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In the following sentence of today’s Time magazine’s article titled, ‘Obama's Afghanistan problem: Neither Karzai nor the Taliban like the 'Reconciliation' Script,’ the word, absent is apparently used as a preposition in the sense of ‘without.’

“Karzai's independent power base is minimal, as is his ability to influence the outcome of his country's civil war absent direct U.S. involvement. And that gives neither Karzai nor the Taliban much incentive to cut a deal with the other”

As I don’t think I’ve seen the case ‘absent’ is used in this way, I consulted OALD at hand. It defines ‘absent’ only as a noun and verb. Cambridge online dictionary also defines it as an adjective meaning ‘not in the place where you are expected to be, especially at school or work.’

Is it natural to use ‘absent’ as a preposition as used above? For example, do you casually say ‘It won’t go well absent your help’ in your daily conversation? Is it the same with the usage pattern of ‘short of’?

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see #5 at dictionary.reference.com/browse/absent –  JeffSahol May 21 '12 at 20:25
    
Are you speaking American English or British English? Merriam-Webster has an entry for the preposition, and says it's been used this way since 1944. Although Google Ngrams shows it's now catching on in British English, it doesn't seem to have made U.K. dictionaries yet. –  Peter Shor May 21 '12 at 20:51
    
@PeterShor: Note that in almost all of the examples actually cited for 2008 in that Ngram, "absent" is an ordinary adjective (generally followed by punctuation before "the"); and several of the publications are actually American. "Absent" meaning "without" is unknown in British English. –  Andrew Leach May 21 '12 at 21:04
    
@Andrew: that's too strong. In the courts, I hear phrases like "absent a signed document, intention cannot be assumed" not daily, but perhaps once a week. Specialised perhaps, but still British English, and not a new phenomenon. –  TimLymington May 21 '12 at 22:15
    
@Peter Shor. As this question regards the text of Time magazine's article, I’ll be discussing American Eng. But as a non-native English speaker, I’m not so particular with the distinction of American and British English here. Though the edition is a bit old, Oxford American Dictionary (1980) at hand defines ‘absent’ as adj. meaning 1. not present, 2. nonexistent. vb. to stay away. Webster’s Basic Dictionary of American English (1998) at hand defines it only as adj. meaning 1. not present. 2. lacking and missing. 3. Not showing interest / attention, both no mentions on the usage as preposition. –  Yoichi Oishi May 21 '12 at 22:56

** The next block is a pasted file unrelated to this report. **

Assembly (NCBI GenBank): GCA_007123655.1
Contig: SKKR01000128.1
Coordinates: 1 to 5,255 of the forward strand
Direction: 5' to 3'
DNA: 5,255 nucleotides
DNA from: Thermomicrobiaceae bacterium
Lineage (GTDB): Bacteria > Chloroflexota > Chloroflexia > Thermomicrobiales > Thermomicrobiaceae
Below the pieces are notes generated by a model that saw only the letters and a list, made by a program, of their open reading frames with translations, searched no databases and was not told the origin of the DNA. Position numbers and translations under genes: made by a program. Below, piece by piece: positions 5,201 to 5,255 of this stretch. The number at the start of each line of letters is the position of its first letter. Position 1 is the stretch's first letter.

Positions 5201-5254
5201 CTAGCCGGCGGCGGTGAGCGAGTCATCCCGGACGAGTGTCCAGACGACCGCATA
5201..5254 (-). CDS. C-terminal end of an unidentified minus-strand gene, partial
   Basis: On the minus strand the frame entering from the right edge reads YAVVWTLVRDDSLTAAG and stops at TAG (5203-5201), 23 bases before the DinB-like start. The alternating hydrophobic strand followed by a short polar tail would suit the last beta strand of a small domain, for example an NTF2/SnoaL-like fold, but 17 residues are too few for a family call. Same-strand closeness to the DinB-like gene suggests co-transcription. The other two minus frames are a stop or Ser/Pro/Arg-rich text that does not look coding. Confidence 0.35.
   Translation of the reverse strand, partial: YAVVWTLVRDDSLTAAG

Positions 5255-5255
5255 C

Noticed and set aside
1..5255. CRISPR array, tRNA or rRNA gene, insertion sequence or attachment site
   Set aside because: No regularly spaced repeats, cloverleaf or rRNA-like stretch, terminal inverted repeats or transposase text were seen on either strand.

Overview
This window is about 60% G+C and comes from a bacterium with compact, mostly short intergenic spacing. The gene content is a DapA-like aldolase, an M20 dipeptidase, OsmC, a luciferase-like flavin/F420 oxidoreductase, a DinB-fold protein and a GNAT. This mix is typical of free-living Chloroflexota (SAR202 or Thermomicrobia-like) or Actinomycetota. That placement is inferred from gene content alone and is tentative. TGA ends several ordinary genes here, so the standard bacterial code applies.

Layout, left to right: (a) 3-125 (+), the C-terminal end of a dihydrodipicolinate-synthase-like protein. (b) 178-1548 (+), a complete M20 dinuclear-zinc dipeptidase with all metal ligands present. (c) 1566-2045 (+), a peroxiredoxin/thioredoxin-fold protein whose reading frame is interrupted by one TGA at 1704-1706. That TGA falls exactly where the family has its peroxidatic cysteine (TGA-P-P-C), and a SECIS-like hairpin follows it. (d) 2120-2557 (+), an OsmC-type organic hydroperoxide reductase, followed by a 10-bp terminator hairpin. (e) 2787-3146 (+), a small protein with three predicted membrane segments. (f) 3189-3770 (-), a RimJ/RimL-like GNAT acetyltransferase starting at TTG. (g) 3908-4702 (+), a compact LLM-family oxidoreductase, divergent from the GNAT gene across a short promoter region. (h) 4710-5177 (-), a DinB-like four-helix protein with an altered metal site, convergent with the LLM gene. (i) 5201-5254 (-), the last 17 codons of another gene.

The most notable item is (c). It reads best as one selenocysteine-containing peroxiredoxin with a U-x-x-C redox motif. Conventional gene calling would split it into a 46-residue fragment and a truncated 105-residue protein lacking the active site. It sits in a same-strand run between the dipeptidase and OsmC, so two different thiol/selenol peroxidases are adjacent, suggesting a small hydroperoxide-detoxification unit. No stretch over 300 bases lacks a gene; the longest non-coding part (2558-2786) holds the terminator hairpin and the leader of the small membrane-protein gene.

2 Answers 2

The OED has the entry for absent as a preposition is marked as orig. and chiefly U.S. law, with the definition In the absence of, without, and provides citations back to the late 1800's, e.g.

1888 Southwestern Reporter 8 898 If the deed had been made by a stranger to the wife, then a separate estate in her would not have been created, absent the necessary words.

My exposure to the usage is primarily from news stories, so it makes sense that you would encounter it in Time magazine. It is a natural usage in that context, and could be replaced by short of (though that may make the tone a little less formal).

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Yes, although its most recent citation is from the Daily Telegraph in 2006, which has nothing to do with U.S. law. :) –  tchrist May 22 '12 at 3:19

I will just explain this construction as it appears to me. It is in fact an adjective even when used with a noun as a preposition. The two form an absolute construction, such as those found in Latin. It is therefore not entirely synonymous with the preposition "without", although this usage of it is clearly becoming common. To understand the construction, one simply needs to rearrange the words so that they appear to relate to one another in a more familiar way. For example, if we rearrange the sentence "Spain will win Euro 2012 absent a major upset" to read "Spain will win Euro 2012, a major upset absent", we can see that the word "absent is still an adjective in this usage. However, this usage of it has led to incorrect ones, such as used countless times in the Spartacus TV series. Before killing Silonius, Spartacus compliments him, saying "You are not absent skill". This is the prepositional usage which is in recent American dictionaries and was born from misunderstanding. I would suggest that when writing formally, it is important to remember that it is an adjective and to use it accordingly, such as in the first example. I would like to stress that I am fully aware of the acceptance of "absent=without" but that I thought I could shed some light on how it became so prevalent.

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